Date: May 13, 2015
28° 50' S 176° 57' E
Water Temp: 70.7
Distance to go: 370nm
As I expected, this has been a very changeable passage. My second night out was in wind so light all I could do was ghost along at around 2 knots - fast enough for my wind vane to steer which was nice. The following day was mainly light wind all day, sailing upwind in 6 and 8 knots at 3 and 4 knots of boat speed - very nice gentle sailing. During the third night, I expected some more wind to arrive and from there to build, which is more or less what happened. At around 11:30pm on the 11th I went for a sleep cycle with the boat moving slowly and then woke 20 minutes later with Luckness hove-to, pointed south in 8 knots of wind. The wind must have faded, become variable, swirled around and then filled in again during those 20 minutes. Once I steered out of being hove to and got pointed back in the right direction, the wind stayed steady and got stronger. Call this the first phase of the passage, fair wind followed by light dwindling to nothing.
The next phase was for NW wind to fill in, increasing to 25-30. The seas went from gentle rolling to a seas appropriate for the conditions - short, steep occasionally rolling wind waves. Sailing upwind, close hauled, was a wet, bumpy, fast ride. This type of sailing is physical - I wasn't reading anymore, but would instead sit in the cockpit dressed in waterproof clothing, tucked in behind the dodger but still getting splashed when the waves would hit the hull on the windward side and send a cascade of spray across the boat. Sleeping in these conditions is challenging, as is doing anything else aboard.
Phase 3, which is where I am now, has the wind slowly fading away again. The wind is forecast to fade away completely tonight - the center of a high and I are going to meet. The calm spell is likely to last for a while, followed by phase 4, a weak north wind which gradually gets stronger and backs around to the NW, W and finally SW. These final winds should be the ones on which I sail into the reef. There is also likely to be a front in there, between the NW and SW winds, so add a little more chaos to the 20+ knots and that's what is in my short term future.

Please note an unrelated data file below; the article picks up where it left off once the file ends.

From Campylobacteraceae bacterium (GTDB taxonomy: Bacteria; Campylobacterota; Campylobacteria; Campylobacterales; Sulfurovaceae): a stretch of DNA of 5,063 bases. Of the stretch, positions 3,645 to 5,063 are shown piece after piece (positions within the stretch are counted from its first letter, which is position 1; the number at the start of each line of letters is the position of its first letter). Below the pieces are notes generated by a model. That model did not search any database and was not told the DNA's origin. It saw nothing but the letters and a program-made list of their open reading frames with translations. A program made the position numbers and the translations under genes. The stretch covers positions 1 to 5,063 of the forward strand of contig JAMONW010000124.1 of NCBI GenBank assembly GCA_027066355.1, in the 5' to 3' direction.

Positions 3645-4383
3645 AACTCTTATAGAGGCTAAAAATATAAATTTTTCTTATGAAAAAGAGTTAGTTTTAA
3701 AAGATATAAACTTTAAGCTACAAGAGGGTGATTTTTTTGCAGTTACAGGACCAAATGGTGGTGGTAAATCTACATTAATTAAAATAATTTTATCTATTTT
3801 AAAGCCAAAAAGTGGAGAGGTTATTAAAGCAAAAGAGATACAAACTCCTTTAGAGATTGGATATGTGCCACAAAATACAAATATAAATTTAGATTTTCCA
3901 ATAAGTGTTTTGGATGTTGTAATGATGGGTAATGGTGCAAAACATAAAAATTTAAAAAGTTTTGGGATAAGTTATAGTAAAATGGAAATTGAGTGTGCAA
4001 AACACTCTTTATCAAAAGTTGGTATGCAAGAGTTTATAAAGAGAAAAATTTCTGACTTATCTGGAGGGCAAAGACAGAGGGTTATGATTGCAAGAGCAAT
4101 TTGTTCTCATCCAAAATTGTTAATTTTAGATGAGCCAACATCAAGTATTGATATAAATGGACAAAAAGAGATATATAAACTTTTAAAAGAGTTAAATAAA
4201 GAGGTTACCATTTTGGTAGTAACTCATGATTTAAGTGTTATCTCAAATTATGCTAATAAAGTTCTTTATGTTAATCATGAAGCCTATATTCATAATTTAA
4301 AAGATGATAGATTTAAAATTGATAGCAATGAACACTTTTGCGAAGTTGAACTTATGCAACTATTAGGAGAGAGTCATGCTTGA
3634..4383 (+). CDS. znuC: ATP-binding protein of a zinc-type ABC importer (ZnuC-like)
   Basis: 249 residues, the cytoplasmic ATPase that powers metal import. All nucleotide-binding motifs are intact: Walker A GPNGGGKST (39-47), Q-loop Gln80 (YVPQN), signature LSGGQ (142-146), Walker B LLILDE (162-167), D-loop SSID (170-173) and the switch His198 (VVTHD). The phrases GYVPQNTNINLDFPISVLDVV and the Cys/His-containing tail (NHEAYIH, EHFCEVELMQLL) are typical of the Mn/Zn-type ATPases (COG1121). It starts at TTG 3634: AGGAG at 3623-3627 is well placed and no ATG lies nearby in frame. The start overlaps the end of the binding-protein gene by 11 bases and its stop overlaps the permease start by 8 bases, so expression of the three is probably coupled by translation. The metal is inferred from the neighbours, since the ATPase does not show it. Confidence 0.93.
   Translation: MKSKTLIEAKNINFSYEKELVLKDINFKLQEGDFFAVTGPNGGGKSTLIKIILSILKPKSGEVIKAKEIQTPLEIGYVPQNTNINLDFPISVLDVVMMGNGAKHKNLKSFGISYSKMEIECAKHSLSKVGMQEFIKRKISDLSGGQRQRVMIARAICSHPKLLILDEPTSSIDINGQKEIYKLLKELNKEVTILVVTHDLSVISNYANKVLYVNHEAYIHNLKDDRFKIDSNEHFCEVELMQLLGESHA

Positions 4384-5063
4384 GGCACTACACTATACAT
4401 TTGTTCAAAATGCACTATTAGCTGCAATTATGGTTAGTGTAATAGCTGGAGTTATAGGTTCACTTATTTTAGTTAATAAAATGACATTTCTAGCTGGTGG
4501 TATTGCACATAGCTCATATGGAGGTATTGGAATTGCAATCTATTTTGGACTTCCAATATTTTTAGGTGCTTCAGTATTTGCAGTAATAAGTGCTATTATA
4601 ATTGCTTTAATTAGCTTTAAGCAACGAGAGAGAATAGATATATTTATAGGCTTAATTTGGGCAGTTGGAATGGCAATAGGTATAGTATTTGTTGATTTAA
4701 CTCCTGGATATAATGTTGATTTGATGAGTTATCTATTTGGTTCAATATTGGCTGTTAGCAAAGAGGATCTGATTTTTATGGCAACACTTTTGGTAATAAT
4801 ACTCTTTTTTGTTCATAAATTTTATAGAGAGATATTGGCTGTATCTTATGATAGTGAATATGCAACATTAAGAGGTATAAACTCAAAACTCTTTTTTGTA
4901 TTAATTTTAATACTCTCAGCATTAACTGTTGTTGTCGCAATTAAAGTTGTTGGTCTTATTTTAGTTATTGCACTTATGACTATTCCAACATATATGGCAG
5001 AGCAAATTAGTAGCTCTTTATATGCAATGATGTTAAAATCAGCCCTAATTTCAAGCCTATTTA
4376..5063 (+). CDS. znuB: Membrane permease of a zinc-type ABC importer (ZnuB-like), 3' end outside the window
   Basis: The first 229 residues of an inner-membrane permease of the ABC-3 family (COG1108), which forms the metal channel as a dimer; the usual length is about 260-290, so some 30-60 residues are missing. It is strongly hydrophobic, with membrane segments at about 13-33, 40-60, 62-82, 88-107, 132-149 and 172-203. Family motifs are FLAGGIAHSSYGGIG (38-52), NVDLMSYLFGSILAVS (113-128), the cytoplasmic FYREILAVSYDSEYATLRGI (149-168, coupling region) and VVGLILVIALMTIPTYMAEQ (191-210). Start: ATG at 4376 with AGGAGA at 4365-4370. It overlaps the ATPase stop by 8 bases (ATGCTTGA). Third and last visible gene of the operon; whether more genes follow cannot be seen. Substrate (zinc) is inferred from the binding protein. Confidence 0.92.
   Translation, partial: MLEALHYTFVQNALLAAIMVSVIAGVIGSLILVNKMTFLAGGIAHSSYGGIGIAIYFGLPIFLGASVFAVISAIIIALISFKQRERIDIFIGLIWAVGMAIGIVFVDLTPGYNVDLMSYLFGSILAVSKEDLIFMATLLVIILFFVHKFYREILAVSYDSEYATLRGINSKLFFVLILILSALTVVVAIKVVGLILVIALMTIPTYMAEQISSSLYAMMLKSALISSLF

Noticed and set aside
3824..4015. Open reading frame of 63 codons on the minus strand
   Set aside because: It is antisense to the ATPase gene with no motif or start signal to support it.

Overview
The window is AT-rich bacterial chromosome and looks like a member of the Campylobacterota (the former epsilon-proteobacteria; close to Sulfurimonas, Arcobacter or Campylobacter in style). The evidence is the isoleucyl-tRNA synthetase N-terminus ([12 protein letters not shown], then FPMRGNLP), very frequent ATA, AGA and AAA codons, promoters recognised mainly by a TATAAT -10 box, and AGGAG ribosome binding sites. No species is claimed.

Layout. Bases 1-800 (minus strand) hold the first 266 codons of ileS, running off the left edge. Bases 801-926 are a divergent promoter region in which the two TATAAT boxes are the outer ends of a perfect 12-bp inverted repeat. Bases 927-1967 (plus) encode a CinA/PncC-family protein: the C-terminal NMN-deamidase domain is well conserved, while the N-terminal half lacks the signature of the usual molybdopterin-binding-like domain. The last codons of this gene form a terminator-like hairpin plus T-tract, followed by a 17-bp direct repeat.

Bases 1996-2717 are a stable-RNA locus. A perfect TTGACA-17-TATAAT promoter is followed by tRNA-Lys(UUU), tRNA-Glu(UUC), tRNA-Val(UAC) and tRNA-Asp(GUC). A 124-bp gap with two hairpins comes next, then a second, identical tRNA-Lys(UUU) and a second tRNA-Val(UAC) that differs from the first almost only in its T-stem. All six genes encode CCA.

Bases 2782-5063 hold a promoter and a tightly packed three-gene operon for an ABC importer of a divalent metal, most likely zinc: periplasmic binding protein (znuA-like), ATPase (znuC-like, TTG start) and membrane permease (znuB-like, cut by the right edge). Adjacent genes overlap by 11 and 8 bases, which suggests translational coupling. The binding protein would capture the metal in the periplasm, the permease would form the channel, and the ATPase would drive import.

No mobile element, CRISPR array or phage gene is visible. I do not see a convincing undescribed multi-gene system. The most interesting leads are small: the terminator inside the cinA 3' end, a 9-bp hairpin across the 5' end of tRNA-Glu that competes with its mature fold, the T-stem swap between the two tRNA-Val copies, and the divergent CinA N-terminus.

But for tonight, I will probably bob around, in gentle seas. When there is no wind at all, I'll reduce more of my sail and increase my sleep timer to an hour - luxury! A whole hour of sleep at a time. This should help set me up for the bouncier conditions that will follow the following night and until I arrive.
Once I'm in the reef, if I don't abort and head elsewhere, I'm expecting fairly calm seas, clear warm water and beautiful conditions. I'd like to stay for a few days before heading onward.
Nothing much else to report. Nothing has broken yet! I did wake up last night with the distinct sound of something falling off and hitting the floor - I woke up out of a sleep and wasn't sure where it came from. I searched the entire boat interior for something that had fallen, followed by the cabin top forward, the side decks, checking all the blocks and fittings - and couldn't find anything that looked wrong. This morning, I went to check the chart plotter and happened to look down at the cockpit floor and spotted the nut which attaches my wheel to its axel sitting down by the scupper. I gave a little tug on the wheel and it slid back and forth pretty easily. There is a keyway connecting the two, so the wheel was still steering and with the monitor drum on the wheel tugging sideways I don't know if it would have actually fallen off - but its better when the nut is attached! Either by design, or luck, the nut is just a little bit larger than the scupper is, so it didn't fall and vanish into the great blue beneath me (I have a spare anyway, just in case.) I reattached the nut and have added it to my checklist of things to check regularly - I used to do this, but since I haven't sailed a passage for a while I've managed to get a little rusty in some areas. Its all coming back now :-)
Its warm, sunny, peaceful and I'm enjoying being out sailing again.
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